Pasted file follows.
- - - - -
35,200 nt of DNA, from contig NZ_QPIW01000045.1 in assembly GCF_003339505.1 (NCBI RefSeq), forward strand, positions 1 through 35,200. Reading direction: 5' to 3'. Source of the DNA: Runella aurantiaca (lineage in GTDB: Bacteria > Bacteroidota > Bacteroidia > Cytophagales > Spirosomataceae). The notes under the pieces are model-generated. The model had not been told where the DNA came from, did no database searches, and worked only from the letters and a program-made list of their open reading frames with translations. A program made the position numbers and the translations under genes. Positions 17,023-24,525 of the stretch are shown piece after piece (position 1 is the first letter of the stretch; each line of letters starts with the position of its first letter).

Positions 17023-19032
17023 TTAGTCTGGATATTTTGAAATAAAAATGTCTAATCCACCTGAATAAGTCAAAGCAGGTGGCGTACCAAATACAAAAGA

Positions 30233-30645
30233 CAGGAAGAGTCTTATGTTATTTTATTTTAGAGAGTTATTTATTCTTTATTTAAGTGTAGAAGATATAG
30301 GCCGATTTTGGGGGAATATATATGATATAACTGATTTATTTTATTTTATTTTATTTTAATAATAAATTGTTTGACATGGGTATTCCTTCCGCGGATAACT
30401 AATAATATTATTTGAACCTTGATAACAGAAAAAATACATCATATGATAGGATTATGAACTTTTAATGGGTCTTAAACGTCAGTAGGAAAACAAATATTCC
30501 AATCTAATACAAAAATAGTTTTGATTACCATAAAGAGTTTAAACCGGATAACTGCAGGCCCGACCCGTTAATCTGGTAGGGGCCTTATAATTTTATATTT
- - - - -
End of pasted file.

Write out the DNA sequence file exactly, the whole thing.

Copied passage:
35,200 nt of DNA, from contig NZ_QPIW01000045.1 in assembly GCF_003339505.1 (NCBI RefSeq), forward strand, positions 1 through 35,200. Reading direction: 5' to 3'. Source of the DNA: Runella aurantiaca (lineage in GTDB: Bacteria > Bacteroidota > Bacteroidia > Cytophagales > Spirosomataceae). The notes under the pieces are model-generated. The model had not been told where the DNA came from, did no database searches, and worked only from the letters and a program-made list of their open reading frames with translations. A program made the position numbers and the translations under genes. Positions 17,023-24,525 of the stretch are shown piece after piece (position 1 is the first letter of the stretch; each line of letters starts with the position of its first letter).

Positions 17023-19032
17023 TTAGTCTGGATATTTTGAAATAAAAATGTCTAATCCACCTGAATAAGTCAAAGCAGGTGGCGTACCAAATACAAAAGA

Positions 30233-30645
30233 CAGGAAGAGTCTTATGTTATTTTATTTTAGAGAGTTATTTATTCTTTATTTAAGTGTAGAAGATATAG
30301 GCCGATTTTGGGGGAATATATATGATATAACTGATTTATTTTATTTTATTTTATTTTAATAATAAATTGTTTGACATGGGTATTCCTTCCGCGGATAACT
30401 AATAATATTATTTGAACCTTGATAACAGAAAAAATACATCATATGATAGGATTATGAACTTTTAATGGGTCTTAAACGTCAGTAGGAAAACAAATATTCC
30501 AATCTAATACAAAAATAGTTTTGATTACCATAAAGAGTTTAAACCGGATAACTGCAGGCCCGACCCGTTAATCTGGTAGGGGCCTTATAATTTTATATTT